Businesses have many competing priorities: finding new clients, keeping quality high and dealing with rising costs among them. With all these balls in the air, sometimes employee wellness gets lost in the shuffle.
But not paying attention to your employees’ health can hurt you. Here’s why:
Health care costs are rising.
Employers shoulder the burden of health care costs, paying an average of 74–79% of employees’ insurance premiums. And the cost of insurance keeps going up. Over the past 10 years, the price of insurance premiums rose 74% for small firms and 83% for large firms. In 2014, health care costs are expected to increase by almost 9%.
Employees are unhealthy.
As statistics from the Department of Health and Human Services reveal, American employees are in poor health. Fifty-nine percent don’t get enough exercise, while 27% have cardiovascular disease, 24% have high blood pressure, and at least half have high cholesterol.
Unhealthy employees are more costly than healthy ones.
Employees with high health risk factors, such as obesity, tobacco use and high blood pressure, cost employers 25% more than those with low health risk factors. They’re also 18% less productive than healthier employees, amounting to two months’ less productivity, and have higher rates of absenteeism and presenteeism.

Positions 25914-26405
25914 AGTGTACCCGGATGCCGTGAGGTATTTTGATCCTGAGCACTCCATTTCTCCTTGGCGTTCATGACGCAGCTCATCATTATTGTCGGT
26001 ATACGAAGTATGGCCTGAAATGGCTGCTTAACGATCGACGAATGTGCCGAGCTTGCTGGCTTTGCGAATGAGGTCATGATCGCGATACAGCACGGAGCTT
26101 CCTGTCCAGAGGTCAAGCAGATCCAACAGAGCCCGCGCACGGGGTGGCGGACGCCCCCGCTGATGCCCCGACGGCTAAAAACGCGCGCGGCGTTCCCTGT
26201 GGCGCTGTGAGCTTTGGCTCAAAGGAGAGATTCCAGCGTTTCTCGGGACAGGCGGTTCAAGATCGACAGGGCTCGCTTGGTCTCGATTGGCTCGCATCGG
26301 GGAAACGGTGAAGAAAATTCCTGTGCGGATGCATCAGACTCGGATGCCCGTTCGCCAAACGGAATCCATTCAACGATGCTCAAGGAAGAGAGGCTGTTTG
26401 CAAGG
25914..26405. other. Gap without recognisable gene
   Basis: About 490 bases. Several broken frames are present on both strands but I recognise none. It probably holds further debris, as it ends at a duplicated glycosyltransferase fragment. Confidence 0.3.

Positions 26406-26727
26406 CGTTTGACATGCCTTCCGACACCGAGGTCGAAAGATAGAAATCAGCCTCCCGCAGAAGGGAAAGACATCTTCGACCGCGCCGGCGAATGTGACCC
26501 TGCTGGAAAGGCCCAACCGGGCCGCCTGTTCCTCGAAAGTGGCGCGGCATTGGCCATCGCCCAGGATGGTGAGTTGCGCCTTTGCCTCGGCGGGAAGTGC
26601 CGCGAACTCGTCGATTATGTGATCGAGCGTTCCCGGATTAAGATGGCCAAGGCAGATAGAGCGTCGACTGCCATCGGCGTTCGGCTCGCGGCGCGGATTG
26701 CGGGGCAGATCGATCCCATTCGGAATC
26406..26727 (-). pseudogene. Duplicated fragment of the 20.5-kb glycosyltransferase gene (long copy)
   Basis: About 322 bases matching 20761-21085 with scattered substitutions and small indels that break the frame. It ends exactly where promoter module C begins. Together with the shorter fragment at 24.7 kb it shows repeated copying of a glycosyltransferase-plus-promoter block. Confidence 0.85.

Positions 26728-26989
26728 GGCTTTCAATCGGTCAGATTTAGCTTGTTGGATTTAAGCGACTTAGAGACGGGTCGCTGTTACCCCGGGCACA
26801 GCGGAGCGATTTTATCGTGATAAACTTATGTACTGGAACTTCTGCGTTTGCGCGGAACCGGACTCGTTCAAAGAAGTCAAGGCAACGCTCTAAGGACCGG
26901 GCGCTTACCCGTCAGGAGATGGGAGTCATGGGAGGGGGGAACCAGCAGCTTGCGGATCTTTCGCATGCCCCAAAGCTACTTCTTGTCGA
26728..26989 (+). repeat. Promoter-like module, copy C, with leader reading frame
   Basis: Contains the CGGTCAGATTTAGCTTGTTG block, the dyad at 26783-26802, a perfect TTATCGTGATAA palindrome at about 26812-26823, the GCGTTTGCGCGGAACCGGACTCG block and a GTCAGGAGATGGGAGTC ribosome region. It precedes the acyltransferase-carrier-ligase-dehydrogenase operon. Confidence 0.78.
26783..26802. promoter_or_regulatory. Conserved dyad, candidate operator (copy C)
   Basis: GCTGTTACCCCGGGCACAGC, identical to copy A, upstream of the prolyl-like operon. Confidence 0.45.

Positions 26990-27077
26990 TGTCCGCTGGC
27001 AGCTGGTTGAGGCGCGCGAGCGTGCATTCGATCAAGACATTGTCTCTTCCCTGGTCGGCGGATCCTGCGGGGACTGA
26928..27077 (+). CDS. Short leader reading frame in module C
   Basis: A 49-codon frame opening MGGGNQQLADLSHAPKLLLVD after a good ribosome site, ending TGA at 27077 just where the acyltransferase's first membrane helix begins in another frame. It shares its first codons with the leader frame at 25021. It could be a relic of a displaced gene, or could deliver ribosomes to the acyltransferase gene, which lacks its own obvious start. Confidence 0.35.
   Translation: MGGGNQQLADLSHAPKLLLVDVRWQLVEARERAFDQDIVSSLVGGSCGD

Lifestyle changes can dramatically reduce employees’ health risks.
Many of the chronic conditions plaguing American employees, like cardiovascular disease, high blood pressure, metabolic syndrome and type 2 diabetes, are preventable or even reversible with improved nutrition and exercise habits. Wellness programs are a great way to prompt these lifestyle changes. After Blue Shield of California started a program, for example, its employees’ rates of high blood pressure dropped by 66%.
Workplace culture can promote or inhibit wellness.
Who’s more likely to be fit: Someone who spends 47 hours a week in a setting where people bike and walk, healthy food is served, wellness education is provided and fun events are scheduled that encourage everyone to get moving? Or someone who spends the same amount of time in a place where everyone sits all day, the meals consists of donuts or pizza and the most exercise anyone gets is strolling to the water cooler? Since the average American spends a large portion of his time at work, the culture of his workplace will have a major impact on his health.
The business case for employee wellness is clear. If productivity and lower costs are important to you, you can’t afford to not make your employees’ health a priority.
The health of your employees is more important now than ever before. Learn what a wellness program can do for you!
Photo Credit: Health Costs, Flickr